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Wednesday, July 10, 2013

Discontinuing the performance of a governmental operation

Discontinuing the performance of a governmental operation
Civil Serv. Employees Assn., Inc. Local 1000, AFSCME, AFL-CIO v County of Onondaga, State Supreme Court Judge Donald A. Greenwood [Not selected for publication in the Official Reports]

The Civil Service Employees Association, Inc., Local 1000, AFSCME, AFL-CIO (CSEA) brought an Article 78 petition seeking a determination that Onondaga County acted in violation of law and in an arbitrary and capricious manner by authorizing the sale of the County owned Van Duyn Home and Hospital Facility. CSEA also alleged that the County “acted in bad faith by adopting a budget that zero-funded positions at Van Duyn.”

After considering a number of procedural issued, Judge Donald A. Greenwood addressed the merits of CSEA’s petition.

CSEA’s first claim in its petition alleged that the Department of Long Term Care Services was created by the County Charter and that the elimination of that department, along with the positions employed within it, without passing an amendment to the Charter, was arbitrary, capricious, an abuse of discretion, violative of law and in excess of the County’s jurisdiction in that the County Legislature lacked the authority to adopt a budget striking salary appropriations, thereby eliminating the operations of the department without affecting an amendment to the Charter.

In effect, CSEA contended that the action offended the doctrine of legislative equivalency, also known as the legislative equal dignity rule.* (1995). The Court of Appeals has summarized the principle by stating "to repeal or modify a statute requires a legislative act of equal dignity and import."

Judge Greenwood decided that CSEA’s argument was “both factually and legally flawed.” explaining that the County demonstrated that through the annual budget process established within the County Charter and Administrative Code, the Legislature declared its intent” to be out of the nursing home business, and abolished a number of positions related to provisions of such services at Van Duyn, and determined that the facility should be sold.” This legislative act, said the court, carries with it a strong presumption of constitutionality, including a rebuttable presumption of the existence of necessary factual support for its provisions.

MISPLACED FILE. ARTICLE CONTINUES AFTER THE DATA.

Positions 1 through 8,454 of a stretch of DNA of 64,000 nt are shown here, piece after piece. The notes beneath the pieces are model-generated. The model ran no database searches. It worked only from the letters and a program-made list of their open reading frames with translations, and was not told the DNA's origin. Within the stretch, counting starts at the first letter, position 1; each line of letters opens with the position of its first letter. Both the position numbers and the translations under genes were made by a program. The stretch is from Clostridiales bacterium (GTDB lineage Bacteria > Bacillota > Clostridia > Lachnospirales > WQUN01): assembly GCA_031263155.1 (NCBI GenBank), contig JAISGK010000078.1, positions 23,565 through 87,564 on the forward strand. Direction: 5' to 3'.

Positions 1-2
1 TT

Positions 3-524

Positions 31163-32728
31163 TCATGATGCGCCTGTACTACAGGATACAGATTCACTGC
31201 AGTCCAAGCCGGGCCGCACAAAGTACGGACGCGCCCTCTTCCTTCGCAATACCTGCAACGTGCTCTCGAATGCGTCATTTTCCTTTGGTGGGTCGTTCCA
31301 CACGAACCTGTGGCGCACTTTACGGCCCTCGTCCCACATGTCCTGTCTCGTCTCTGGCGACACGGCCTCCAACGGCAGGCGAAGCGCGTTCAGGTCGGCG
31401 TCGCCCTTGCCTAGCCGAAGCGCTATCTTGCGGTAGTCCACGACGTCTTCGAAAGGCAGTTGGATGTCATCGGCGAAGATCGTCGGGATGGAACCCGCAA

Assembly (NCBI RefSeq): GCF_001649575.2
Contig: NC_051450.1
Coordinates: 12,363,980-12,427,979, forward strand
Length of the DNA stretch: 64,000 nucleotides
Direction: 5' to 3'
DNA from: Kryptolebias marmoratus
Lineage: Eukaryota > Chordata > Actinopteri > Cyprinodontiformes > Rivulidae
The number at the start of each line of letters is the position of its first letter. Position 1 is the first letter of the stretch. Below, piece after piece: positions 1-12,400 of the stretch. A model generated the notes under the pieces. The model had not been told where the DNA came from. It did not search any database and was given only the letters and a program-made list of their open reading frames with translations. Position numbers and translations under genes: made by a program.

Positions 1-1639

In addition, Judge Greenwood said that the County demonstrated that the facts here justified the legislative decision to sell the facility while retaining operating rights, to enact a local law amending the Administrative Code to reorganize the Long Term Care Services Department and eliminate job titles effective November 30, 2013.

The court also noted that “the County is authorized to enact legislation establishing its form of government … and generally regulating its affairs, provided that such legislation is consistent with state law and [it] is empowered to establish and abolish positions of employment by resolution as part of the budget process.”**

As to CSEA’s contention that the “elimination of union jobs here constitutes a bad faith abolition of the positions,” the court said that “municipal officials are vested with authority to create and abolish positions and to adopt a budget; they also have the power and the prerogative to determine that civil service positions may be abolished in good faith for reasons of efficiency and economy in the absence of fraud, corruption or bad faith.”

As to CSEA’s claim of bad faith on the part of the County, CSEA was required to show that the positions in question were not eliminated for bona fide reasons, that savings were not accomplished or that replacement employees were hired. Judge Greenwood found that CSEA had not met this burden and dismissed its petition seeking a court order invalidating the sale of the facility and nullifying the budgetary elimination of the positions by the County Legislature..

* In Torre v County of Nassau, 86 NY2d 421, the Court of Appeals noted that the Doctrine of Legislative Equivalency requires that a position created by a legislative act can only be abolished by a correlative legislative act.

** The decision notes that the budget resolution, Resolution #160-2012, established the budget for 2013 and declared the County's policy with respect to discontinuing future provision of nursing home services and further provided for the abolition of roster positions, except for two positions established by the County Charter and Administrative Code.

The decision is posted on the Internet at:

Handbooks focusing on State and Municipal Public Personnel Law continue to be available for purchase via the links provided below:

The Discipline Book at http://thedisciplinebook.blogspot.com/

A Reasonable Penalty Under The Circumstances at http://nypplarchives.blogspot.com

The Disability Benefits E-book: at http://section207.blogspot.com/

Layoff, Preferred Lists at http://nylayoff.blogspot.com/

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